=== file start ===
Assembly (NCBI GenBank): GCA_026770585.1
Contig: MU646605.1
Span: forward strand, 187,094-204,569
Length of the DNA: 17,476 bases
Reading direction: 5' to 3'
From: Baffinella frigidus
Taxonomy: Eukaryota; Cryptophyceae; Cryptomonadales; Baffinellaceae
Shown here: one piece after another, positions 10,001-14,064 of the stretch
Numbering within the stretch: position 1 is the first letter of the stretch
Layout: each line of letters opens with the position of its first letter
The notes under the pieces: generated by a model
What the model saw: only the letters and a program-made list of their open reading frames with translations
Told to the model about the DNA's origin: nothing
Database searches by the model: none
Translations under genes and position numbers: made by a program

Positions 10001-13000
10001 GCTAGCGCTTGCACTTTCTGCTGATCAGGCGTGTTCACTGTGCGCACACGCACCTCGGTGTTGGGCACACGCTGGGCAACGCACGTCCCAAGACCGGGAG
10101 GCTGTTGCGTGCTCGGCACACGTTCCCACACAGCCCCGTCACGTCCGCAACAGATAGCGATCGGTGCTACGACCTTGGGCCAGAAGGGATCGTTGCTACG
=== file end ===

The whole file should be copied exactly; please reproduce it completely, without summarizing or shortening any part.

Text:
Assembly (NCBI GenBank): GCA_026770585.1
Contig: MU646605.1
Span: forward strand, 187,094-204,569
Length of the DNA: 17,476 bases
Reading direction: 5' to 3'
From: Baffinella frigidus
Taxonomy: Eukaryota; Cryptophyceae; Cryptomonadales; Baffinellaceae
Shown here: one piece after another, positions 10,001-14,064 of the stretch
Numbering within the stretch: position 1 is the first letter of the stretch
Layout: each line of letters opens with the position of its first letter
The notes under the pieces: generated by a model
What the model saw: only the letters and a program-made list of their open reading frames with translations
Told to the model about the DNA's origin: nothing
Database searches by the model: none
Translations under genes and position numbers: made by a program

Positions 10001-13000
10001 GCTAGCGCTTGCACTTTCTGCTGATCAGGCGTGTTCACTGTGCGCACACGCACCTCGGTGTTGGGCACACGCTGGGCAACGCACGTCCCAAGACCGGGAG
10101 GCTGTTGCGTGCTCGGCACACGTTCCCACACAGCCCCGTCACGTCCGCAACAGATAGCGATCGGTGCTACGACCTTGGGCCAGAAGGGATCGTTGCTACG